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Why do you vote the way you do?

(45 Posts)
RaspberryHartleys Sun 25-Oct-20 11:43:09

Inspired by another thread touching on what the results of a hypothetical election would be tomorrow, I was really surprised to see some of the comments.

Why do vote for the party you do?

Is it:
A) lifelong party voter and align with the party's fundamentals (e.g. supporter of a small State and lower taxes for Tories, higher public spending and increased taxes for Labour supporters)
B) a specific one issue that matters to you (e.g. Brexit/women's rights/taxes etc);
C) a belief that the party are a safer pair of hands financially/socially than the other parties available; or
D) something else entirely?

I'd be interested to understand what goes into these decisions for people. I know what factors I use when coming up with my voting decisions but I have incorrectly predicted quite a few votes in recent years and would be intrigued to hear how others make them?

OP’s posts: |
Thatwentbadly Sun 25-Oct-20 11:45:33

D) I look at which party most aligns with my ideals. I live in a labour safe seating so I know I don’t have to worry about my lack of voting letting party getting in who I disagree with as in that sense my vote doesn’t count. So I’m a floating voting, normally between Lib Dem, Labour and Green.

RaspberryHartleys Sun 25-Oct-20 11:50:34

Thats a really interesting angle and one I probably missed!

Follow up, if you vote according to your ideals and yet your choices varies across the parties, is that because your ideals change between elections or because you believe the parties change theirs?

OP’s posts: |
IncludeWomenInTheSequel Sun 25-Oct-20 11:53:43

I vowed to vote SNP until we have an independent Scotland. After that, in the first general election we have, my vote will be up for grabs again. But we need the SNP to have the mandate for now.

RaspberryHartleys Sun 25-Oct-20 11:57:19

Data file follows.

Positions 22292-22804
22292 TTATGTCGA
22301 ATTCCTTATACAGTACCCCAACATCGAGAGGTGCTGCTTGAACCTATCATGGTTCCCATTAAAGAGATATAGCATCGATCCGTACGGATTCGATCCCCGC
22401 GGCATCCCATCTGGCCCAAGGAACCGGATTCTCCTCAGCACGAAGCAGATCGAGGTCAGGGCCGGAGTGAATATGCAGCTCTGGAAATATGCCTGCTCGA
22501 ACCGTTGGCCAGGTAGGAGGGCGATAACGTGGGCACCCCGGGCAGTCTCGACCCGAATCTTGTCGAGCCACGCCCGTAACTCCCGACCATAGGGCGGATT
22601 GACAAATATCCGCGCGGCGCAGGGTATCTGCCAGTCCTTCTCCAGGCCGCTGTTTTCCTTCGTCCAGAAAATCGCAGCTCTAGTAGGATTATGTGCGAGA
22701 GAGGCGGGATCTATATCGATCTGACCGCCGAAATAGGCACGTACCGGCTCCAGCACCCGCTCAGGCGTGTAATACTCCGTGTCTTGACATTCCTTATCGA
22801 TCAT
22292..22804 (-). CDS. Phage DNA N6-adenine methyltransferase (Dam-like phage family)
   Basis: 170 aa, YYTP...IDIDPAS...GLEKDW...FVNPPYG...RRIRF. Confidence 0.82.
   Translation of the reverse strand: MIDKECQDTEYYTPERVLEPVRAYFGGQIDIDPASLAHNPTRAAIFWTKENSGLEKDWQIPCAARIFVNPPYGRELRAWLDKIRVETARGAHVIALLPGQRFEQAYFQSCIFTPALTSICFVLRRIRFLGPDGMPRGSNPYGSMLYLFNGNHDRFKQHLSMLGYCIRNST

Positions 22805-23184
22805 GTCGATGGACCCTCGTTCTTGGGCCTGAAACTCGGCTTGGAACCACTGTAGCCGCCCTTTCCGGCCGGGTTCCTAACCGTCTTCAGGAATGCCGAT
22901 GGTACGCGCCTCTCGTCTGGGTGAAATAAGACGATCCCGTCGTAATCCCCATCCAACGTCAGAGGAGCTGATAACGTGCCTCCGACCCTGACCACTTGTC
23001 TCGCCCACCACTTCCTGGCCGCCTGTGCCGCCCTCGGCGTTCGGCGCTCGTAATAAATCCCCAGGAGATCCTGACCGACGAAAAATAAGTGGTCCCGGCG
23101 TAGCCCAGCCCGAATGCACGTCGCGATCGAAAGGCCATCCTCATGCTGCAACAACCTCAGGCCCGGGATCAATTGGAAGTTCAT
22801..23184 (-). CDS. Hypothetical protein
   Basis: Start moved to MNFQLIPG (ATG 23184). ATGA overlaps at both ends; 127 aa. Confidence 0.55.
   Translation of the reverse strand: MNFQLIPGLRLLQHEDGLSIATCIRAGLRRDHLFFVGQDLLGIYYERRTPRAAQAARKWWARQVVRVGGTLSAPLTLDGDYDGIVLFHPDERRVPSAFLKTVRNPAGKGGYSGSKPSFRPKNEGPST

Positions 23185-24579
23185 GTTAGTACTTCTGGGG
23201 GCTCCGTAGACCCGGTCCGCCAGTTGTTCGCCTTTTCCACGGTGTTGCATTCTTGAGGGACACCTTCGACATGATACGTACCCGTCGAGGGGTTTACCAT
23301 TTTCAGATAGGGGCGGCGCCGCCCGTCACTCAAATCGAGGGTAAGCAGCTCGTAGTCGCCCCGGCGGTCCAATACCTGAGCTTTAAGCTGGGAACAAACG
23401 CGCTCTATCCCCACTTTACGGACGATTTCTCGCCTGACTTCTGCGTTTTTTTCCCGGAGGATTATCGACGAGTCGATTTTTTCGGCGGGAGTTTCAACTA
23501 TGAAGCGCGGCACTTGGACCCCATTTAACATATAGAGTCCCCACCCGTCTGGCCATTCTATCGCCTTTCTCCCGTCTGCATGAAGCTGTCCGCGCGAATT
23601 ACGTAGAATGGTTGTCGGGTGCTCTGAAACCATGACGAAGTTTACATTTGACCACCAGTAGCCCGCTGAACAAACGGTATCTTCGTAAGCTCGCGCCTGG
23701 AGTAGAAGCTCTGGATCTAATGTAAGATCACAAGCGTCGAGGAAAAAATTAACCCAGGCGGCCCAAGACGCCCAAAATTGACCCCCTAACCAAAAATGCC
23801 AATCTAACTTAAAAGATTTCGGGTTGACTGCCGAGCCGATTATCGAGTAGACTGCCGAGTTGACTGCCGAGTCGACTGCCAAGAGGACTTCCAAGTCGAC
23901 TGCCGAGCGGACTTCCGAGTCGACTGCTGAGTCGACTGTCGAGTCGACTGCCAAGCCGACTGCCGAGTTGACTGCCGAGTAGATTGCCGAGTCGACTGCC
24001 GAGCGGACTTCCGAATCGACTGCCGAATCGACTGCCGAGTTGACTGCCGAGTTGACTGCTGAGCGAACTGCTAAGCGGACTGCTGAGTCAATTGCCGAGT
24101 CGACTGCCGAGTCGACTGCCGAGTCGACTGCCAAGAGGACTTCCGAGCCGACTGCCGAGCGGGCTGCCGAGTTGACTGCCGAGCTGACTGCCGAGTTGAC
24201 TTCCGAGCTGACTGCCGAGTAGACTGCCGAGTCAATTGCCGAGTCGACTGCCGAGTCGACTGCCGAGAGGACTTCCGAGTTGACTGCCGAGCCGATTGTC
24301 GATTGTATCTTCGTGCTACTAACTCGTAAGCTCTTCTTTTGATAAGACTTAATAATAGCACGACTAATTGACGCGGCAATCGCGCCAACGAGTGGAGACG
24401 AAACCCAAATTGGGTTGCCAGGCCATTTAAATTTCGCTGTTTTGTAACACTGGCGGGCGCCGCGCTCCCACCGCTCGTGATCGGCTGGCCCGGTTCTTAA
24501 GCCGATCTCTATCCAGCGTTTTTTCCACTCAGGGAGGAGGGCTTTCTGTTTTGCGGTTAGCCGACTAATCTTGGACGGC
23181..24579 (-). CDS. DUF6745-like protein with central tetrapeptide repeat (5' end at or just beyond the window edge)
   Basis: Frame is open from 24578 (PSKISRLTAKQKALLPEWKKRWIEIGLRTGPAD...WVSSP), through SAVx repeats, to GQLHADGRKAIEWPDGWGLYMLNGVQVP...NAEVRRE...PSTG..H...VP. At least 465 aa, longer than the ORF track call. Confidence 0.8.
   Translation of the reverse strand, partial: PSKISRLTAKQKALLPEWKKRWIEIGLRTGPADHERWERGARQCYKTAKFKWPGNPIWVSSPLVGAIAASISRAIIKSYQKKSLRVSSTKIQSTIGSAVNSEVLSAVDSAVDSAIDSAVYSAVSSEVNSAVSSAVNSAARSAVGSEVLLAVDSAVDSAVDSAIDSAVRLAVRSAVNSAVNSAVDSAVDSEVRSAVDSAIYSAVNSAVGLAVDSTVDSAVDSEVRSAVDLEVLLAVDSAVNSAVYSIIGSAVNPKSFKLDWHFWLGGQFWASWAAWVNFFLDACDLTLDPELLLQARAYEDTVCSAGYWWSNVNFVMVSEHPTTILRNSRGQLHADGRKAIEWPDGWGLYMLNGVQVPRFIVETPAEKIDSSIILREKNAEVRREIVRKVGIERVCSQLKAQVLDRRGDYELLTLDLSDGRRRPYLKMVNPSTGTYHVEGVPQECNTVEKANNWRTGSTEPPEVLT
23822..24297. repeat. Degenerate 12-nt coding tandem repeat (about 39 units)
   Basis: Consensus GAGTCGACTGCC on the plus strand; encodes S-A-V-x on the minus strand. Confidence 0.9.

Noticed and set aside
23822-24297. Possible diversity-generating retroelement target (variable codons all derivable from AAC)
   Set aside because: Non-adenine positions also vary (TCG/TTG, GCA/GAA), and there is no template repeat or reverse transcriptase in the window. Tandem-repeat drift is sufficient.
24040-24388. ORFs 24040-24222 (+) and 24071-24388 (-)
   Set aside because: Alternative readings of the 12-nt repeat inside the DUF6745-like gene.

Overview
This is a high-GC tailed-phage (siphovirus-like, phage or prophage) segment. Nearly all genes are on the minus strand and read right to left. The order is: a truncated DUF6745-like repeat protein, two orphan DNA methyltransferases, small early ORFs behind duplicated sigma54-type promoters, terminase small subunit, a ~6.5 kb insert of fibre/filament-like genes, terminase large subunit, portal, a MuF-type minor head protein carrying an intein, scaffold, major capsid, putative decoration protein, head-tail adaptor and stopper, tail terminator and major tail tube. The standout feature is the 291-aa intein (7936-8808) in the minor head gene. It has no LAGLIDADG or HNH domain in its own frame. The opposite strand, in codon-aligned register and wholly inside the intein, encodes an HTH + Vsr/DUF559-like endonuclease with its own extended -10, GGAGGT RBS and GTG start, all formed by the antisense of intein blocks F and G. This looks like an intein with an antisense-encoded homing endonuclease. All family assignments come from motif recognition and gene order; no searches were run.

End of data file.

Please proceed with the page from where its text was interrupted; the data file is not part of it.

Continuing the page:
So I guess thats almost a B for you @IncludeWomenInTheSequel?

Would your alliance change if say, Labour became pro Scottish independence?

OP’s posts: |
AFlockOfKnots Sun 25-Oct-20 11:57:42

Not wedded to a specific label because it is about what and not who I vote for. I have voted variably in the past, based on a mix probably of B and C. I absolutely despair at the two main parties in the last election and I still do.

Covid-19 may a catalyst for change. For one thing, as a whole we are going to have to learn to live with less, but that is actually dictated by climate change. That will be a challenge for those who want more and will require a greater transfer of wealth to those who do not have enough.

If I were to vote tomorrow it would be Green, but I know that would only be a protest vote for the Green Party have no real prospect because they have only ideology.

Thatwentbadly Sun 25-Oct-20 12:28:12

RaspberryHartleys

Thats a really interesting angle and one I probably missed!

Follow up, if you vote according to your ideals and yet your choices varies across the parties, is that because your ideals change between elections or because you believe the parties change theirs?

A bit of both. Things like Brexit and changes to sex Ed curriculum which were issues last year but not in some of the previous elections and now my focus might be more parenting friendly although I’ve always been concerned with education.

IncludeWomenInTheSequel Sun 25-Oct-20 12:58:18